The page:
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acknowledge
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Persuasion
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acknowledge
Used In
Persuasion
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  • There was not a baronet from A to Z whom her feelings could have so willingly acknowledged as an equal.
  • She had already acknowledged it to herself, and she could not think differently, let him think of her as he would.
  • She acknowledged it to be very fitting, that every little social commonwealth should dictate its own matters of discourse; and hoped, ere long, to become a not unworthy member of the one she was now transplanted into.
  • He had inquired after her, she found, slightly, as might suit a former slight acquaintance, seeming to acknowledge such as she had acknowledged, actuated, perhaps, by the same view of escaping introduction when they were to meet.
  • He had inquired after her, she found, slightly, as might suit a former slight acquaintance, seeming to acknowledge such as she had acknowledged, actuated, perhaps, by the same view of escaping introduction when they were to meet.
  • Anne had never seen her father and sister before in contact with nobility, and she must acknowledge herself disappointed.
  • She boldly acknowledged herself flattered, and continued her enquiries.
  • When he did perceive and acknowledge her, however, it was done with all his usual frankness and good humour.
  • She was forced to acknowledge that she could do no good, yet was still unwilling to be away, till, touched by the thought of her father and mother, she gave it up; she consented, she was anxious to be at home.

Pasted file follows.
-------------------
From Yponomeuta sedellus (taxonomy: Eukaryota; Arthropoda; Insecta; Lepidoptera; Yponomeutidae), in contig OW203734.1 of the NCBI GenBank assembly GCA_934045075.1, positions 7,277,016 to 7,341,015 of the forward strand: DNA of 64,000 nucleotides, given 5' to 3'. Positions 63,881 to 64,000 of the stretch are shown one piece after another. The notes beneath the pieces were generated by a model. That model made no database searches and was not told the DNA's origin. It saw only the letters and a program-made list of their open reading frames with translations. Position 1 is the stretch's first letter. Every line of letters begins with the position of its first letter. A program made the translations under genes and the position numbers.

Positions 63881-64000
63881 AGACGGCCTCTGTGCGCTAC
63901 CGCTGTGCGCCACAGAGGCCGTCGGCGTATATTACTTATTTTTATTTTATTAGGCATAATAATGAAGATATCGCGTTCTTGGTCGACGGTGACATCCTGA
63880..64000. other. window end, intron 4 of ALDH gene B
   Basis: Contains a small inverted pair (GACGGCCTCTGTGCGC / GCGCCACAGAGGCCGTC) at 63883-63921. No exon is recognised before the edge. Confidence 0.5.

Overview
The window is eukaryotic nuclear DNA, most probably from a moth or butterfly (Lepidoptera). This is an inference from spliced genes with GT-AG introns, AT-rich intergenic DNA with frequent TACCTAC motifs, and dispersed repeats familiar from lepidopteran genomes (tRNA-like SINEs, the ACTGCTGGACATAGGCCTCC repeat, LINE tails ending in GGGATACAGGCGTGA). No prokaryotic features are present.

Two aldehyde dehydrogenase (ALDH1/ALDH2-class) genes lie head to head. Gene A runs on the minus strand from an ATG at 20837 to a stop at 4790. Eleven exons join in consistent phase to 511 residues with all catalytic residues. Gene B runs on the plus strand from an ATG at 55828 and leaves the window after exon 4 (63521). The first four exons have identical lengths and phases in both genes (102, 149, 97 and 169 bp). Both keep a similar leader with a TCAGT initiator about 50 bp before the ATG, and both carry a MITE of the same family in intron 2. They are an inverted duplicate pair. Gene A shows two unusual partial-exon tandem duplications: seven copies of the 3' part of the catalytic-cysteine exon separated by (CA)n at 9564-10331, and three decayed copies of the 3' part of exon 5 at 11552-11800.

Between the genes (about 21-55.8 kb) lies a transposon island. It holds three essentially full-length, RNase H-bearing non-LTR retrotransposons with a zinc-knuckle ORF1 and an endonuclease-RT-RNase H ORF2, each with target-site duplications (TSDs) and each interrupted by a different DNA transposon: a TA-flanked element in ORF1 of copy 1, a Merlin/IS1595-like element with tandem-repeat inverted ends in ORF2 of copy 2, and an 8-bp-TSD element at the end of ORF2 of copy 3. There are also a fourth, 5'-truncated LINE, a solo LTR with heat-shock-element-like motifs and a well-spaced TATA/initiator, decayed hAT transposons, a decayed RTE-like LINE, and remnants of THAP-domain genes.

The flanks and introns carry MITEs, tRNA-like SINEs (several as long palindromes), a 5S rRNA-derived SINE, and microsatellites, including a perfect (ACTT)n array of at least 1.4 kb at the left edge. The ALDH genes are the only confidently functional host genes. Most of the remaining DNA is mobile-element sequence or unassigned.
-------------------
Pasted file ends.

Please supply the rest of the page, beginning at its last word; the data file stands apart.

• Captain Wentworth was acknowledged again by each, by Elizabeth more graciously than before.
  • Anne could just acknowledge within herself such a possibility of having been induced to marry him, as made her shudder at the idea of the misery which must have followed.
  • Thus much indeed he was obliged to acknowledge: that he had been constant unconsciously, nay unintentionally; that he had meant to forget her, and believed it to be done.
  • Anne had soon been in company with all the four together often enough to have an opinion, though too wise to acknowledge as much at home, where she knew it would have satisfied neither husband nor wife; for while she considered Louisa to be rather the favourite, she could not but think, as far as she might dare to judge from memory and experience, that Captain Wentworth was not in love with either.
  • Her character was now fixed on his mind as perfection itself, maintaining the loveliest medium of fortitude and gentleness; but he was obliged to acknowledge that only at Uppercross had he learnt to do her justice, and only at Lyme had he begun to understand himself.
  • She saw that he saw Elizabeth, that Elizabeth saw him, that there was complete internal recognition on each side; she was convinced that he was ready to be acknowledged as an acquaintance, expecting it, and she had the pain of seeing her sister turn away with unalterable coldness.
  • I suppose" (smiling) "I have more pride than any of you; but I confess it does vex me, that we should be so solicitous to have the relationship acknowledged, which we may be very sure is a matter of perfect indifference to them."

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  • She acknowledged that she might have forgotten.
  • It is important to acknowledge the work of others in one’s own writing.

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